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A: The biggest reason is that actors’ and actresses’ fees are determined based on their previous quotes. So if an actor has gotten his fee up over the years by proving his value in the marketplace, especially internationally, he will have quotes that influence what he makes on his next gig. Because there have been fewer opportunities for women to prove their value in the kinds of movies that make big money around the world, they don't have the precedent, and that holds them back.
The way to change it is to make more successful movies with female protagonists. I think people in Hollywood are finally getting the memo that there is a ton of upside in great stories starring women. The more of those movies we make, the more we can drive actresses’ fees up.
I also think that Jennifer Lawrence's essay points out another side to the issue, which is that women are often more worried about looking like brats than their male counterparts. We have to worry about that less if not for ourselves, then for our daughters so that parity becomes the expectation.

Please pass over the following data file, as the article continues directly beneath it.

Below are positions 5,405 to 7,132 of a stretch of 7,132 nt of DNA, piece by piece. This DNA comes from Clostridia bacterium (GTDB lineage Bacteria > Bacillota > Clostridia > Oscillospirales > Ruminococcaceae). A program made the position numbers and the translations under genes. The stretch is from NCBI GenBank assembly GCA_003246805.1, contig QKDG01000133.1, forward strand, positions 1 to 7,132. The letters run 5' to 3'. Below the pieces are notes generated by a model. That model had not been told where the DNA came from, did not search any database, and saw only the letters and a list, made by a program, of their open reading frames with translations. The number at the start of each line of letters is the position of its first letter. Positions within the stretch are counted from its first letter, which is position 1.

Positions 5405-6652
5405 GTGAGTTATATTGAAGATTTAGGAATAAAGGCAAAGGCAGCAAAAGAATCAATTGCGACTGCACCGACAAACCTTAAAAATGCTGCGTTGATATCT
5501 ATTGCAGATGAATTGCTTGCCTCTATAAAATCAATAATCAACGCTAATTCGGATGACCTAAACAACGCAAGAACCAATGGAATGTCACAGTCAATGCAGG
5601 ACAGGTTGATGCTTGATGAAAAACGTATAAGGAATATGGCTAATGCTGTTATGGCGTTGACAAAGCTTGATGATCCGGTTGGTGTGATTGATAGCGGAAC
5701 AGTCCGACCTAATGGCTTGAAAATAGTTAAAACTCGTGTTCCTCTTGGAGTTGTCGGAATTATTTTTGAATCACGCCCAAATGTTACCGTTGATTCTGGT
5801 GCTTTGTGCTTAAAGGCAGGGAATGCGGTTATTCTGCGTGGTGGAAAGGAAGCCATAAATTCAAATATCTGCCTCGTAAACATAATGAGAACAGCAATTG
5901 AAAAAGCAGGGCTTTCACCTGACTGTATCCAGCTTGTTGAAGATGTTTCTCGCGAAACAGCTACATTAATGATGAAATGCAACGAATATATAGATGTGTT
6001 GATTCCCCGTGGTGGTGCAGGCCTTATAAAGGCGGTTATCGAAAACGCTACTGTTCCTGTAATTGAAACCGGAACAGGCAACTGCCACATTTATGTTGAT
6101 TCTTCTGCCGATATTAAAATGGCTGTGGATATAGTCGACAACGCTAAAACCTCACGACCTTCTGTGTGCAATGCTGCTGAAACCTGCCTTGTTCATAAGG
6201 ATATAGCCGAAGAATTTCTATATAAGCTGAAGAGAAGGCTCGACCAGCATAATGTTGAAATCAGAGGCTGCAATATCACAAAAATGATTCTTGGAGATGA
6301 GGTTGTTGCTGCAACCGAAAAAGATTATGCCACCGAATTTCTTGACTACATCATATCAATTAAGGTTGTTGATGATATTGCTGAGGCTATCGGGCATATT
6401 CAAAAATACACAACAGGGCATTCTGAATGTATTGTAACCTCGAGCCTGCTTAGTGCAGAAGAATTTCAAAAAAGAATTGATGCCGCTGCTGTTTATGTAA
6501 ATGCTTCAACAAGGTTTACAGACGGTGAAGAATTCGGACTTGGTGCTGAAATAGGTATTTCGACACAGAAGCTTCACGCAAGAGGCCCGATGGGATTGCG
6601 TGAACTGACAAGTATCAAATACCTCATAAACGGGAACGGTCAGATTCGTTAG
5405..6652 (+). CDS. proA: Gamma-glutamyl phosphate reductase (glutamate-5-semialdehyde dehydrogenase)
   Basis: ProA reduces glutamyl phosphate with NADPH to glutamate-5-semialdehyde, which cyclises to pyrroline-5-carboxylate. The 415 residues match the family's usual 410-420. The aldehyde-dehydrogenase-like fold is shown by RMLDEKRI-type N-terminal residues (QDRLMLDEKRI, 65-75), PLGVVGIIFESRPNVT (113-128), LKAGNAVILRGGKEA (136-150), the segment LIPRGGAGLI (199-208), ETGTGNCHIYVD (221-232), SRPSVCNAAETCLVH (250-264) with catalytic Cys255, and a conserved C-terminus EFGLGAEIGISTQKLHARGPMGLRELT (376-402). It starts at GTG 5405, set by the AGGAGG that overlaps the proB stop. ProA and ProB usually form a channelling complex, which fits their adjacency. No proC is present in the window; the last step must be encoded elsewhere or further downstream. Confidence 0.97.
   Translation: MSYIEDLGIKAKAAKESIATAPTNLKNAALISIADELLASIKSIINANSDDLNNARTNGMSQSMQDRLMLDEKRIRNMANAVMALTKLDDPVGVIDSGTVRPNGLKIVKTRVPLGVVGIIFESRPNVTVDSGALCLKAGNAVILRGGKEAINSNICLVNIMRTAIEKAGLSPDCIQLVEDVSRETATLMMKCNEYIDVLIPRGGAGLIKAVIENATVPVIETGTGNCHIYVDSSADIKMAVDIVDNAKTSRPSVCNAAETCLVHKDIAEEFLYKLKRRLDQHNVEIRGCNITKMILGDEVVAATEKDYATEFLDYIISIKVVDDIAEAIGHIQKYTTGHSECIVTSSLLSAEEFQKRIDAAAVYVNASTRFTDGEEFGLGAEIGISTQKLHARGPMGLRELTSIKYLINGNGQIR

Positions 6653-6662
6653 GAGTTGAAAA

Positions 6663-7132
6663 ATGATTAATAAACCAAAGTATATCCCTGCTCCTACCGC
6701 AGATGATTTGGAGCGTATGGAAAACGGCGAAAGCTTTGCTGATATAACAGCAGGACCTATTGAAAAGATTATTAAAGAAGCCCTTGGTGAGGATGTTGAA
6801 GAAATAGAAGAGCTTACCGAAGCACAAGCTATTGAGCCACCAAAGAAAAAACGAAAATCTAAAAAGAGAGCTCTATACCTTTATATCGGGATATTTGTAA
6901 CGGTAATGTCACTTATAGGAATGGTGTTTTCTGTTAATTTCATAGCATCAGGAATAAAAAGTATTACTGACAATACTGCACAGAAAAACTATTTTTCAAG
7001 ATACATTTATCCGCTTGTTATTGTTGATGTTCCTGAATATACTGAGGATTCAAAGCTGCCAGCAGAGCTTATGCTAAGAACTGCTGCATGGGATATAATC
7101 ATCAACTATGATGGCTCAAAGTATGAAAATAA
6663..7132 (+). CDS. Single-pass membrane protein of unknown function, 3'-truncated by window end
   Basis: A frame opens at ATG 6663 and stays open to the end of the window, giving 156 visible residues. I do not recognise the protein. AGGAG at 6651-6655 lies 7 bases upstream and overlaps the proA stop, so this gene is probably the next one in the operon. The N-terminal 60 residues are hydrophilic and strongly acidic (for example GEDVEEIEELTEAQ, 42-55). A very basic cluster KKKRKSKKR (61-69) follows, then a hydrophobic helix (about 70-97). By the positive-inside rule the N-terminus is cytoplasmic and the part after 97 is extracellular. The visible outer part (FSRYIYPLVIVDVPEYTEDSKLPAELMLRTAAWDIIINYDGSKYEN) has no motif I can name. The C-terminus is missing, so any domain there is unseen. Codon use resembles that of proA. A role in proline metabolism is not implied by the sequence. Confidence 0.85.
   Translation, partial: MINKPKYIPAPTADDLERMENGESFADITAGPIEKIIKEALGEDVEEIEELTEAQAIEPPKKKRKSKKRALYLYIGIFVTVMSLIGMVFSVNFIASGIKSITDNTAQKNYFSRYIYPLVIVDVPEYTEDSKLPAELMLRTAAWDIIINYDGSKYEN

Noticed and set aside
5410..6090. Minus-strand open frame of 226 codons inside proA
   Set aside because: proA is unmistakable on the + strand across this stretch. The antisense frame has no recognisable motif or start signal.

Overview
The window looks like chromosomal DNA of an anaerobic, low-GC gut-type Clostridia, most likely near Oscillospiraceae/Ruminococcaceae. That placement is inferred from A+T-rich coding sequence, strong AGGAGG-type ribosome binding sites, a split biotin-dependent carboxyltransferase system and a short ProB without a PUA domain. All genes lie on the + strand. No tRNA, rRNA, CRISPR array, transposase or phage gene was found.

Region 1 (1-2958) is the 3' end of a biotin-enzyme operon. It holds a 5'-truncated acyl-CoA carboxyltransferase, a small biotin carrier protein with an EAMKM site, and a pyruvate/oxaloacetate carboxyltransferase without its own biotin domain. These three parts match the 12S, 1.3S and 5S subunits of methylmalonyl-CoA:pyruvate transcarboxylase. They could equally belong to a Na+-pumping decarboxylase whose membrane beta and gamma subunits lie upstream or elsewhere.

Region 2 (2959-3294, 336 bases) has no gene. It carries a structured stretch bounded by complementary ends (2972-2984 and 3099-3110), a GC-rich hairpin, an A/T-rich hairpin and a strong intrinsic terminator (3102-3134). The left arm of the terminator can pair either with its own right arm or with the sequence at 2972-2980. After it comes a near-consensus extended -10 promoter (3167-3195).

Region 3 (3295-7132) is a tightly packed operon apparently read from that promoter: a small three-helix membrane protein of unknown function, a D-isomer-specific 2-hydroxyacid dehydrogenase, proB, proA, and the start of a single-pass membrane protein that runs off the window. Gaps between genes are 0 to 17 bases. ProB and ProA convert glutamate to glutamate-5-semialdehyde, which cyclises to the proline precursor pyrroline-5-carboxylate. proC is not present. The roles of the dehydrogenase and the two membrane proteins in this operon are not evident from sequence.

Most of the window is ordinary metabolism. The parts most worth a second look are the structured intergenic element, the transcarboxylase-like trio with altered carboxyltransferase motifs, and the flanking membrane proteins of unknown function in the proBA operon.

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A: I think that the conversation about parity for women has finally come out of the shadows. Increasingly, women in positions of influence are becoming bolder in speaking up, less fearful that if they take on the subject, they will look “high maintenance.”